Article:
Exploring Ilocos Norte: Laoag Part 1


Let me take you to a joyride. Let’s discover the beauty of Ilocos Norte!

The first three parts of this journey are posted here, here and here! 😀

Hop on and let’s continue the ride! 😀

The Sign

Sign 1

The beginning of the second day of our three-day trip in Ilocandia was marked by this awesome Laoag sign!

FYI: Laoag, officially the City of Laoag (Ilocano: Ciudad ti Laoag; Filipino: Lungsod ng Laoag), is a third-class[4] city and capital of the province of Ilocos Norte in thePhilippines.[2] The northernmost city in the nation, it is the province’s political, commercial, and industrial hub and the location of the Ilocos region’s onlycommercial airport.

And our first stop is…

The Bell Tower


FYI: Sinking Bell Tower, which is part of  Laoag Cathedral, canonically known as Saint William Cathedral, sinks into the ground at a rate of an inch a year. It has an Earthquake Baroque style. The tower, built presumably after the 1707 earthquake, has a foundation of 90 metres (300 ft).[3] It is made of locally manufactured bricks joined by molasses and juice of sablot leaves mixed with lime and sand, and reinforced with four massive columns on each corner and a winding stairway leading to the belfry. It used to have a big clock on the tower’s western face.[4]

It has started to rain a bit and we just stayed there for a couple of minutes.

Because we arrived at almost lunch time… our next stop is

The Ylocano Resto


FYI: Saramsam is an Iluko word, which means informal and constant dining, with connotations of a fun atmosphere of friends getting ogether to eat. The Restaurant is furnished with an eclectic mix of furniture and decor, which complement each other to exude a bohemian atmosphere.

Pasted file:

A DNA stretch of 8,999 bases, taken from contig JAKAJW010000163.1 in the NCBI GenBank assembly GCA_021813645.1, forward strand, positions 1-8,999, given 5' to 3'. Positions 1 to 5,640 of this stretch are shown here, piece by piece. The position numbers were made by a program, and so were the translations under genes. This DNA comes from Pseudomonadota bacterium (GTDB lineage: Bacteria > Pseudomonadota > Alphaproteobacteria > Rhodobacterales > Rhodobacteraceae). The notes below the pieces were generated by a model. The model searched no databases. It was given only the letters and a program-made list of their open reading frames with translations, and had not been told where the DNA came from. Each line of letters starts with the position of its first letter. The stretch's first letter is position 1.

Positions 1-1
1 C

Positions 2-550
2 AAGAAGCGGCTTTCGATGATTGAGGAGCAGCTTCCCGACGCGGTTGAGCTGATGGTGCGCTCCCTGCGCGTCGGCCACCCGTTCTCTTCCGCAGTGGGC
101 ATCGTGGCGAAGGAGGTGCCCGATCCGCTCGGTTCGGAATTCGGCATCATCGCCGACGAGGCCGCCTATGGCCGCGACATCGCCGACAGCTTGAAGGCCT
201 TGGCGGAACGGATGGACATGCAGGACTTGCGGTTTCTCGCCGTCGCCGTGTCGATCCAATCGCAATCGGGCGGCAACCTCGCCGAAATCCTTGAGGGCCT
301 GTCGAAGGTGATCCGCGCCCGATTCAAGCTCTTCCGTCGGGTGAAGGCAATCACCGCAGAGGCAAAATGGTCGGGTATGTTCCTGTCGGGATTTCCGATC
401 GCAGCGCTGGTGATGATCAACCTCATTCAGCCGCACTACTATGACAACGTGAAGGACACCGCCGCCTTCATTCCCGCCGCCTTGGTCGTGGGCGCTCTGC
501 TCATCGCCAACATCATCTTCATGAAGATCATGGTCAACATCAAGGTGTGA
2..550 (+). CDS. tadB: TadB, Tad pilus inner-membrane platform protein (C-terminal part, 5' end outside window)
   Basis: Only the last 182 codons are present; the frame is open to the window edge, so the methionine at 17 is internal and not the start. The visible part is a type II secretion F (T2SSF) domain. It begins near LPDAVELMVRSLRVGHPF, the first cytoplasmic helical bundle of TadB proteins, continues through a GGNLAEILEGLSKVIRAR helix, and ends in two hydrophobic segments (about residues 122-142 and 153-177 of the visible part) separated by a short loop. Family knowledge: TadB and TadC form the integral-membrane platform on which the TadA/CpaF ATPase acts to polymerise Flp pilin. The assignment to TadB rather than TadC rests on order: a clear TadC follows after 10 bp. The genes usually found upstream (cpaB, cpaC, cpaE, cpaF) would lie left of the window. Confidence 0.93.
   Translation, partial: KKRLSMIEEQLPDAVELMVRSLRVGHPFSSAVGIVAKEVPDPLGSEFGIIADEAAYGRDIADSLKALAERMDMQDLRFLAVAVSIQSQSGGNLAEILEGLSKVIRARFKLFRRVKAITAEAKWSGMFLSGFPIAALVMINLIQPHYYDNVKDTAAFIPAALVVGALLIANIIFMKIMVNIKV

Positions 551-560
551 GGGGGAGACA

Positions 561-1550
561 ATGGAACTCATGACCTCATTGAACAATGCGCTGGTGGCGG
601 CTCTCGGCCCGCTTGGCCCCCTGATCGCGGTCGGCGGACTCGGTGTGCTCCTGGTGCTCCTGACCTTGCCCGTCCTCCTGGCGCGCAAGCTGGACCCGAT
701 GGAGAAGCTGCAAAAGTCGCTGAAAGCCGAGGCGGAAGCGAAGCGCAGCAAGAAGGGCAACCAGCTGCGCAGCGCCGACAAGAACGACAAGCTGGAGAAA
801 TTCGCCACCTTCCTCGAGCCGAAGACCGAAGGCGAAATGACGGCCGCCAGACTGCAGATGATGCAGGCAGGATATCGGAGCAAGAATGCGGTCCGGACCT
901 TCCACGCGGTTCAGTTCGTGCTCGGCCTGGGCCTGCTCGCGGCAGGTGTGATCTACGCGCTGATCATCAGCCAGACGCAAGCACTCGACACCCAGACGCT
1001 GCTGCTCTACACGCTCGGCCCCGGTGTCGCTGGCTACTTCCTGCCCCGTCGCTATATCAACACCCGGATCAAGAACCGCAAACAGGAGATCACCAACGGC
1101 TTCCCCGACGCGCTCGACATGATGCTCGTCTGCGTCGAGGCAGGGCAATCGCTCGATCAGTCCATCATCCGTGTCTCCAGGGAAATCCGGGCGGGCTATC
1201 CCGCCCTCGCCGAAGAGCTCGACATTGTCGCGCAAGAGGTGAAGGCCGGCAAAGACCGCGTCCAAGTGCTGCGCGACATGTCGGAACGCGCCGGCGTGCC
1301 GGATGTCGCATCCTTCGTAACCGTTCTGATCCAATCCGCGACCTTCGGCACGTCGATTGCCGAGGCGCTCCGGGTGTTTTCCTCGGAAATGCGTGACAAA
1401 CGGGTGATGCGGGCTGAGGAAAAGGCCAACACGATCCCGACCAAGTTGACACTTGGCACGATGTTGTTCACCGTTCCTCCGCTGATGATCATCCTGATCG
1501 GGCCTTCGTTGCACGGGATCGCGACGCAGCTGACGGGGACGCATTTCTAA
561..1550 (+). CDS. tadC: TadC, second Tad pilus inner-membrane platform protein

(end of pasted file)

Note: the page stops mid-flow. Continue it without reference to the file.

I would say that the restaurant interiors is surely captivating. It’s eccentric and the ambiance is truly rustic.

Our orders are…

(L) Bagnet, deep fried pork’s meat, the Ilocano version of Lechon Kawali, also known as Ilocano Chicharon Baboy. 

(Top Right) Poqui Poqui , an Ilocano dish made of eggplants, tomatoes, onions, and eggs.

(Middle Right) Dinardaraan is the Ilocano term for dinuguan or blood stew.   Dinardaraan which refers to the blood stew of the Ilocanos is very much different from the blood stew, dinuguan, of the Tagalogs.  Dinardaraan is dry and sometimes oily as compared to the soupy dinuguan. 

Bottom Right Ginisang Monggo with Tinapa, or mung-bean soup with smoked fish is a known dish for the poor but hey! it’s flavorful!

Saramsam 5

More travel stories and photos next week!

I hope you’re enjoying the ride?


©2016 Rosemawrites@A Reading Writer. All Rights Reserved.

Photo credit: ALL photos are MINE except stated otherwise.


46 thoughts on “Exploring Ilocos Norte: Laoag Part 1”

      1. Really? We’re a noisy a a bit of always happy country! I would love to share more about my little country with you, because there is someone who seems really delighted to know more about us. That’s you! 😀

        P.S. Those are my friends. 🙂


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